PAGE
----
How to Reduce Your Cholesterol?

  • Regular exercise
  • Healthy diet
  • Losing weight
  • Medication
  • Stop smoking

Cholesterol is a fat-like substance found in the walls of cells in all parts of the body. Cholesterol is useful to make hormones, bile acids, vitamin D, and other substances in your body. Cholesterol circulates in the bloodstream but cannot travel by itself because, cholesterol and blood do not mix. So, cholesterol travels in lipoproteins in the bloodstream. Two types of lipoproteins carry cholesterol in the blood.

  •     Low-Density Lipoprotein (LDL) – “Bad” cholesterol because it carries cholesterol to tissues. Most of the cholesterol in the blood is  LDL. The higher the level of LDL cholesterol in the blood, the greater your risk for heart disease.
  •     High-Density Lipoprotein (HDL) – “Good” cholesterol because it takes cholesterol from tissues to the liver, which removes it from the body. A low-level of HDL cholesterol increases your risk for heart disease.

If there is too much cholesterol in the blood, some of the excess can become trapped in artery walls. It can narrow vessels and make them less flexible; a condition called atherosclerosis. Atherosclerosis of the arteries of the heart (coronary arteries) can block the blood supply to some parts of the heart, then the blood may not be able to bring enough oxygen and nutrients to the heart muscle. This can cause life-threatening  heart diseases.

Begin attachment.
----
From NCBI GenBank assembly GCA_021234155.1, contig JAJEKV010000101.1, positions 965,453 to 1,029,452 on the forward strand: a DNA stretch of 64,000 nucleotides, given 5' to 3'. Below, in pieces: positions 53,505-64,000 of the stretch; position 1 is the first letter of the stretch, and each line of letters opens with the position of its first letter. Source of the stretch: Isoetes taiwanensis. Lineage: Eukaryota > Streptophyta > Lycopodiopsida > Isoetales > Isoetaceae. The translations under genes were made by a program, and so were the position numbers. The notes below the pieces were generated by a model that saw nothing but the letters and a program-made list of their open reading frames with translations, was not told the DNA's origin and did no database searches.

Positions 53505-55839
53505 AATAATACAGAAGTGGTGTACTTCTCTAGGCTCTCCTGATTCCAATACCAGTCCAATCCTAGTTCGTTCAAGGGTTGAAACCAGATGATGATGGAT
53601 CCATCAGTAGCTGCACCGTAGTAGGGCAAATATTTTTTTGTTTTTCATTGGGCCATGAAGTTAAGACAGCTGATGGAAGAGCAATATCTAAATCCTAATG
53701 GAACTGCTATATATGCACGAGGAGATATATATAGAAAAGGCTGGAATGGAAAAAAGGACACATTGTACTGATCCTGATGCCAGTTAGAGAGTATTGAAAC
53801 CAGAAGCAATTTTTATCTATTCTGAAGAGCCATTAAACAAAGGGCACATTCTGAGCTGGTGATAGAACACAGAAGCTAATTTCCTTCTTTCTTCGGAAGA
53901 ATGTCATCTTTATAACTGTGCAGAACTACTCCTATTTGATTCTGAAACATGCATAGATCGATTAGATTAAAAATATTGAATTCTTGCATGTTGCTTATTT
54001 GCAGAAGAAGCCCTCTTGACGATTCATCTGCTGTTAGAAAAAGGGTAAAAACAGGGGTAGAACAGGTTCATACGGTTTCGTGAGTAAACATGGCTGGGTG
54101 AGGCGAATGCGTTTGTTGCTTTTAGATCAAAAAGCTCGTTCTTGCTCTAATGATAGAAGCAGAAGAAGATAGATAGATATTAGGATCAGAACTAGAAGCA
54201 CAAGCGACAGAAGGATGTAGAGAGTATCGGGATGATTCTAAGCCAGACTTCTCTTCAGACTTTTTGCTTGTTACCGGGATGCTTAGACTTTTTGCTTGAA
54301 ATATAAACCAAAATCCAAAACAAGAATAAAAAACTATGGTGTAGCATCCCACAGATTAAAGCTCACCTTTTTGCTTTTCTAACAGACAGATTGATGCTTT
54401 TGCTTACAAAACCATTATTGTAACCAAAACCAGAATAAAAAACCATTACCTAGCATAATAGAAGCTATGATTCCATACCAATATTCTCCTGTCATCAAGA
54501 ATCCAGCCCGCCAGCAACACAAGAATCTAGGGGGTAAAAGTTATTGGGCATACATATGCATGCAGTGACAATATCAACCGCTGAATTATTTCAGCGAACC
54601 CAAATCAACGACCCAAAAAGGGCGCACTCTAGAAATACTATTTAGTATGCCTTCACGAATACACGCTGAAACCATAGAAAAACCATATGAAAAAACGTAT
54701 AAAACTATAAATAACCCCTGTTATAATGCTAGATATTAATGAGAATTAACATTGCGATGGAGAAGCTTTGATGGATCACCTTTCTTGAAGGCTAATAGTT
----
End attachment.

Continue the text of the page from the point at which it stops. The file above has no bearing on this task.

Heart-disease Risk Factors

Risk factors you can’t change.

  •     Age
  •     Family history of early heart disease

Risk factors you can change.

  •     Smoking
  •     High blood pressure
  •     High blood cholesterol
  •     Overweight/Obesity
  •     Physical inactivity
  •     Diabetes


Those Under Your Control

Three nutrients in your diet can increase your LDL levels.

  •     Saturated fat – found mostly in foods that come from animals.
  •     Trans fat – found mostly in foods made with hydrogenated oils and fats.
  •     Cholesterol – which comes only from animal products.

Saturated fat raises your LDL cholesterol level more than anything else in your diet.

Overweight tends to increase your LDL level and triglycerides, a fatty substance in the blood and in food and lowers HDL. Losing weight may decrease your LDL and triglycerides, while raising your HDL.

Physical inactivity
Being physically inactive causes overweight and can raise LDL and lower HDL.


What Are Triglycerides?

Triglycerides, which are produced in the liver, are another type of bad fat found in the blood. Causes for raising triglycerides are overweight/obesity, physical inactivity, cigarette smoking, excess alcohol intake, and a diet very high in simple sugars.


Knowing Your Cholesterol Levels

All adults age 20 years and older should check their cholesterol levels at least once every five years. The recommended cholesterol test is called a “lipoprotein profile/Lipid profile.” The test is done after a nine to twelve hours fast.


Treating Your High Cholesterol

  •     Reduce saturated fat, trans fat, and cholesterol in your diet.